Father Francesco Maria Grimaldi, SJ
Discoverer of the Diffraction of Light



Father Francesco Maria Grimaldi, SJ on Monaco Scott 2546
MONACO, 2009, Europa issue honoring astronomers, Scott 2546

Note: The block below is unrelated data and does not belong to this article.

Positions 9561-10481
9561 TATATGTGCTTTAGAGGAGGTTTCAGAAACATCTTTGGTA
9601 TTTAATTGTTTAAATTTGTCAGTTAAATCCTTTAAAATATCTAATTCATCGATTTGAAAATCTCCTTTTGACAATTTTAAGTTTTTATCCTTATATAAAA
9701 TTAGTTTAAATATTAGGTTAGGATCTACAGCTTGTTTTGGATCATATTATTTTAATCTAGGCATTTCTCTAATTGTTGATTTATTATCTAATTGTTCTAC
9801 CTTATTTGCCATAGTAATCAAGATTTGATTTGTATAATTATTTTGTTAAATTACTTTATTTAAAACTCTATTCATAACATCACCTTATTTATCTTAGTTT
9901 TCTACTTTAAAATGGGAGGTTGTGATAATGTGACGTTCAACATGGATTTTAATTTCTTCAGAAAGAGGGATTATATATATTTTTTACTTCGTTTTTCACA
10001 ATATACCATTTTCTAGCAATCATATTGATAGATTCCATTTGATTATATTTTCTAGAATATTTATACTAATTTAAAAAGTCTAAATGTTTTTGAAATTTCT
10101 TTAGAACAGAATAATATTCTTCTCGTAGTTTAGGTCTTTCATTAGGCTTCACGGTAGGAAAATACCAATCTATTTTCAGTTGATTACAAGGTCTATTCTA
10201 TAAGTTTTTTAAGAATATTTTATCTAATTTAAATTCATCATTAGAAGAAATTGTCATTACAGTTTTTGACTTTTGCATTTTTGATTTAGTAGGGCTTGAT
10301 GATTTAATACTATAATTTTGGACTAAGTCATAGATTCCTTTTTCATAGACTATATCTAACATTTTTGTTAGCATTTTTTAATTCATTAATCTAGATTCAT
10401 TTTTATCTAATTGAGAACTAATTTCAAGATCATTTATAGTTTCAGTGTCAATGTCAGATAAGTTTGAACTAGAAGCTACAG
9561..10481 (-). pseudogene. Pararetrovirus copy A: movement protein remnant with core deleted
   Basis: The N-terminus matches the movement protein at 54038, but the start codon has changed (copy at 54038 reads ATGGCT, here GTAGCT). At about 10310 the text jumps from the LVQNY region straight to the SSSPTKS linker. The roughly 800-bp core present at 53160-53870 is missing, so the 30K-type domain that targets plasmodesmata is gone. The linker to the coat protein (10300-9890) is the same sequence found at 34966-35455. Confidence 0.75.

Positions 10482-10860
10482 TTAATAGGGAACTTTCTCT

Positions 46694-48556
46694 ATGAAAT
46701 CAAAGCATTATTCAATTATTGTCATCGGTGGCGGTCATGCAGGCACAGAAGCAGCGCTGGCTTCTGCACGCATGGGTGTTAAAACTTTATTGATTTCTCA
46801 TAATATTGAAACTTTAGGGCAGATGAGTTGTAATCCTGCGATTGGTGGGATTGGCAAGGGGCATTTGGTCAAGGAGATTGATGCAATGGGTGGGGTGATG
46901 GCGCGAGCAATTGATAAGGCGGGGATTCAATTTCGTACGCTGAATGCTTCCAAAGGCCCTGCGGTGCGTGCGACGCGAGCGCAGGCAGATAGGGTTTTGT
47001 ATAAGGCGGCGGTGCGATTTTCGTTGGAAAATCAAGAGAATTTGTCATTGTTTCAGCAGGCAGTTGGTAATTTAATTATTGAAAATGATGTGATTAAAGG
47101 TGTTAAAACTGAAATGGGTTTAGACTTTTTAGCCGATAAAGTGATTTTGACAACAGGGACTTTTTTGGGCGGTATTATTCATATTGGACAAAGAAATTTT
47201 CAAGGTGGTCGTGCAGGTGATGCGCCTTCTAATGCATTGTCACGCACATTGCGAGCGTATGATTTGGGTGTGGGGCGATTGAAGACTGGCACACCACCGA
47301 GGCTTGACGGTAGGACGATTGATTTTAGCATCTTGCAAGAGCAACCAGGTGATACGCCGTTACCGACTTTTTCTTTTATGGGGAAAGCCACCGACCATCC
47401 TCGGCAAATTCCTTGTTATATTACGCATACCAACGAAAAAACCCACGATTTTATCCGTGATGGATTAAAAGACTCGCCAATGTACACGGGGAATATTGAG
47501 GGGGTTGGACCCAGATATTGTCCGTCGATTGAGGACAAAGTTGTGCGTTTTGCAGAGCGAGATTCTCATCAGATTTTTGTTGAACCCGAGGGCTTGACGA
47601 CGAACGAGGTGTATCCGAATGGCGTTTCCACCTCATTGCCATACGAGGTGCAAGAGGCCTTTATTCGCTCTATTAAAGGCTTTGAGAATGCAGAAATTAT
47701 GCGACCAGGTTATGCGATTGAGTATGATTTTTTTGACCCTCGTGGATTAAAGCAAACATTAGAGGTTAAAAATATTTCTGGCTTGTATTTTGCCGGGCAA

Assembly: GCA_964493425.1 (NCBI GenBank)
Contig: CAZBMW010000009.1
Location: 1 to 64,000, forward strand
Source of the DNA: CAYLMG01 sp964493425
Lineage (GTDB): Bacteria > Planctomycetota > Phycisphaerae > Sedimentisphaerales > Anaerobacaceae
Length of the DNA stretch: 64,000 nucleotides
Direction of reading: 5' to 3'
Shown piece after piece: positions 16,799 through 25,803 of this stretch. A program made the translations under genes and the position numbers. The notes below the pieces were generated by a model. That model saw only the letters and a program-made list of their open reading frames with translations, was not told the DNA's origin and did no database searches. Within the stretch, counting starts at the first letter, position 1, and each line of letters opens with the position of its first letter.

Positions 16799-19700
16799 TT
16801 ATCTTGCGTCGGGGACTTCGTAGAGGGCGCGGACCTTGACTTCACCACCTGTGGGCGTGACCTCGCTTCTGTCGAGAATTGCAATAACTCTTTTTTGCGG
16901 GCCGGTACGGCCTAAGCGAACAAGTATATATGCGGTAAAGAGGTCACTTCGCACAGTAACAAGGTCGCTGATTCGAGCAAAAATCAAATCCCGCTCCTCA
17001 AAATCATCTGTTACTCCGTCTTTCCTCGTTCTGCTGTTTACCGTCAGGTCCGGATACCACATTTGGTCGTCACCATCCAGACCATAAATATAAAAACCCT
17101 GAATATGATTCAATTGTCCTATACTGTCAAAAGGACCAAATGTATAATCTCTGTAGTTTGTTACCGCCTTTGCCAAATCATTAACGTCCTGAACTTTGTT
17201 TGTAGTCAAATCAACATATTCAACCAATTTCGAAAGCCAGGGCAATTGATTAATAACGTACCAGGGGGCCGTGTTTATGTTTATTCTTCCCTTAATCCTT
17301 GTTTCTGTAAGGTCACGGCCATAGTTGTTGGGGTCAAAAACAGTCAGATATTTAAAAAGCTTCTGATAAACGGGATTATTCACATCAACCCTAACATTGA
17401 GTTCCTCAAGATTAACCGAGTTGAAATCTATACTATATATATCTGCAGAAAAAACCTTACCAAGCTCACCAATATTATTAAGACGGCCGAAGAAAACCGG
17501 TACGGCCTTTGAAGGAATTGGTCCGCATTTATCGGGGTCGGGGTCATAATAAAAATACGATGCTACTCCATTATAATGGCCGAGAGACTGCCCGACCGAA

Francesco Grimaldi was an Italian physicist who was born and died in Bologna. He entered the Jesuits in 1632; and, after the usual studies, spent twenty-five years as professor of mathematics and physics at the Jesuit college in Bologna. His most important scientific work was done in optics; he discovered the diffraction of light, the principle of interference, and the dispersion of the sun's rays in passing through a prism. His treatise Physical Knowledge of Light: the Colors of the Rainbow published in 1665 secures for him a place in the history of optics. Isaac Newton praised him in his 1704 work, Optiks. He assisted another Jesuit, Fr. Giovanni Battista Riccioli in his experiments in the 1640s on falling bodies, and in his surveys, in 1645, to determine the length of an arc of the meridian. He was a close observer of the moon's surface and constructed a map which was incorporated in Riccioli's Almagestum Novum. This Riccioli/Grimaldi map provided the basis for the system of lunar nomenclature still in use. Riccioli named two adjacent craters Grimaldus and Ricciolus, the first shown in red on this stamp, the second to the west of Grimaldus. Monaco probably chose to honor Grimaldi for this special Europa issue because of some connection with the Grimaldi's who are the ruling family of Monaco. More